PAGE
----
Twins Roster Analysis: Middle Infield

For a long time now, the middle infield has been a place of struggles for the Minnesota Twins. Not since 2001, when Christian Guzman hit .302/.337/.477 (110 OPS+), has a Twins middle infielder had a OPS+ above 100. Sure, players like J.J. Hardy, Orlando Hudson, and Luis Castillo, while Jason Bartlett got very close in 2006 with a .309/.367/.393 (99 OPS+) line in 333 at-bats. Regardless, the Twins have not had consistently good production out of their middle infield and last year was no exception.

Injuries prevented the Twins from giving a season’s worth of at-bats to anyone, but no one performed very well at 2B or SS. Alexi Casilla did decently enough, hitting .260/.322/.368 with 15 steals in 323 at-bats (92 OPS+). Tsuyoshi Nishioka was abysmal, “hitting” .226/.278/.249 in 221 at-bats (48 OPS+) with just five extra-base hits and he even managed only 2 steals versus four times caught stealing. Not surprisingly, with his awful defense, he totaled -1.8 refWAR/-1.4 fWAR last year in limited time. The rest of the at-bats went to Trevor Plouffe (.238/.305/.392, 286 at-bats, 92 OPS+), Luke Hughes (.223/.289/.338, 287 at-bats, 74 OPS+), and Matt Tolbert (.198/.252/.266, 207 at-bats, 44 OPS+). Plouffe at least showed some power, but his defense rated so power that he had negative WAR (-1.5 refWAR, -0.6 fWAR), hence his move to the outfield/DH. Hughes defense rated well enough that he didn’t hurt the team as much. On the upside, Tolbert at least finally left the Twins, which is necessarily addition by subtraction.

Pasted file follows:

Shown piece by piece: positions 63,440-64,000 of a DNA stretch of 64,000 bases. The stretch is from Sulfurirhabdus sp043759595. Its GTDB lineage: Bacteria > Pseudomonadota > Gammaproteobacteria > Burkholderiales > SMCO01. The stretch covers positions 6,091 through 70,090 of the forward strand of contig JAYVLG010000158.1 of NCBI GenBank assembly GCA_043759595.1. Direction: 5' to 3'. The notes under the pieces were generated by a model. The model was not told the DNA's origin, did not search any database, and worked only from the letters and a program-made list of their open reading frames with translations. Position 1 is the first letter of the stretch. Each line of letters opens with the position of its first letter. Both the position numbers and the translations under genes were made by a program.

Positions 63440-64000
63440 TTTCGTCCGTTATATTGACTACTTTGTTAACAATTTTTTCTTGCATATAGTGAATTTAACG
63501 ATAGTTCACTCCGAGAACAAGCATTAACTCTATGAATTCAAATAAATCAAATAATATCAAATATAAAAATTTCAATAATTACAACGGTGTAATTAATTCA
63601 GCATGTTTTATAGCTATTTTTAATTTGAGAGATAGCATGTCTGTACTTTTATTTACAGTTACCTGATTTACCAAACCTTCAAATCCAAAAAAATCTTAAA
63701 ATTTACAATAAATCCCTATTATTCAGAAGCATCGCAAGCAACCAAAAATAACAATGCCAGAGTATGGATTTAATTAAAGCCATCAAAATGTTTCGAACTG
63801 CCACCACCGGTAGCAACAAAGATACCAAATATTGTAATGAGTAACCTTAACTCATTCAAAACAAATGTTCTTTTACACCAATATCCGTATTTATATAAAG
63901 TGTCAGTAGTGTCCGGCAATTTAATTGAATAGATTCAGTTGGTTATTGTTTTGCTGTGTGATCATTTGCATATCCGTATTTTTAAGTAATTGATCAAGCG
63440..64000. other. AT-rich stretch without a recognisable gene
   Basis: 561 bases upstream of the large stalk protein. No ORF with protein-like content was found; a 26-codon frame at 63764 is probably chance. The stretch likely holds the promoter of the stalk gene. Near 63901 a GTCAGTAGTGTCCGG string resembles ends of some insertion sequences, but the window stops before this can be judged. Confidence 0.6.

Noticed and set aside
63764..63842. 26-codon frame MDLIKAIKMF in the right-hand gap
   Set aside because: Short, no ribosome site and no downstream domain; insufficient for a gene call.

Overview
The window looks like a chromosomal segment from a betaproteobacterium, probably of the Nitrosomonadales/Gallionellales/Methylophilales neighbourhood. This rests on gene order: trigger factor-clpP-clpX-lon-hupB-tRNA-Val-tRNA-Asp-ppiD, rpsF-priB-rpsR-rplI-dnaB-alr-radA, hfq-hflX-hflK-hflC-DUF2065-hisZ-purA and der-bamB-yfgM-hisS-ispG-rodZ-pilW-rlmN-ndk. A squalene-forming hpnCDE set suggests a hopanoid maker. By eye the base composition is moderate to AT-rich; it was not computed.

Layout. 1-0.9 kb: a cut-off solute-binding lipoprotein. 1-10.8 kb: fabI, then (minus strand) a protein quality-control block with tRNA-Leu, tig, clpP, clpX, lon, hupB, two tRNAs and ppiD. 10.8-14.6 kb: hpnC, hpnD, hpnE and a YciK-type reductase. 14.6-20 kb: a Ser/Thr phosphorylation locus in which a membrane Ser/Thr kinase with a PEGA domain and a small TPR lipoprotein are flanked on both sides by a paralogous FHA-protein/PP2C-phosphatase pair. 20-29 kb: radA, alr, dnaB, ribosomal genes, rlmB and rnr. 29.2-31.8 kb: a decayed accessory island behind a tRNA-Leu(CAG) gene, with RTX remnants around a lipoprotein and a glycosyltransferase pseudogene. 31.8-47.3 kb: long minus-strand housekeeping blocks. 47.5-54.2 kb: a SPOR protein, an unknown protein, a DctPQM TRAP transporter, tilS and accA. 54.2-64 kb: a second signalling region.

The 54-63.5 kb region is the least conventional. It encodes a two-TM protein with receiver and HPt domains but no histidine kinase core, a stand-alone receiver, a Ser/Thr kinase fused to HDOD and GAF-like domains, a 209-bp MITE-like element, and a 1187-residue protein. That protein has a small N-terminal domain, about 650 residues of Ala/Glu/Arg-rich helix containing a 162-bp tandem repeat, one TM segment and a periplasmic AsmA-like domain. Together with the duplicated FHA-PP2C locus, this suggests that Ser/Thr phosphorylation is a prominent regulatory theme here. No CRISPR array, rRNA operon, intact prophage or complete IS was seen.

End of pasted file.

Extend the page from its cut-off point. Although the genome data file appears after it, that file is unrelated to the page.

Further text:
One of the Twins offseason acquisitions was Jamey Carroll, who is likely to see a lot of time at shortstop. Carroll is a solid player, but he’s also 38, likely stretched defensively at short at this point in his career (he’s played a lot more second in his career), and has no power. Carroll’s main asset is his ability to get on base, as evidenced by his career .356 OBP and 9.9% walk rate. That’s a improvement certainly over most of last year’s crowd, especially at short, but it’s likely only a marginal difference maker. Nonetheless, Carroll’s .290/.359/.347 line (98 OPS+) would have led the pack last year. Still, that’s more of a indictment of the Twins’¬†deficiencies¬†at the position than anything else. It would certainly seem better that Carroll gets more time there than Nishioka, but it’s unclear exactly what the split will be and what kind of “utility” player Nishioka will be deployed as. We only know he’s going to get a shot at short.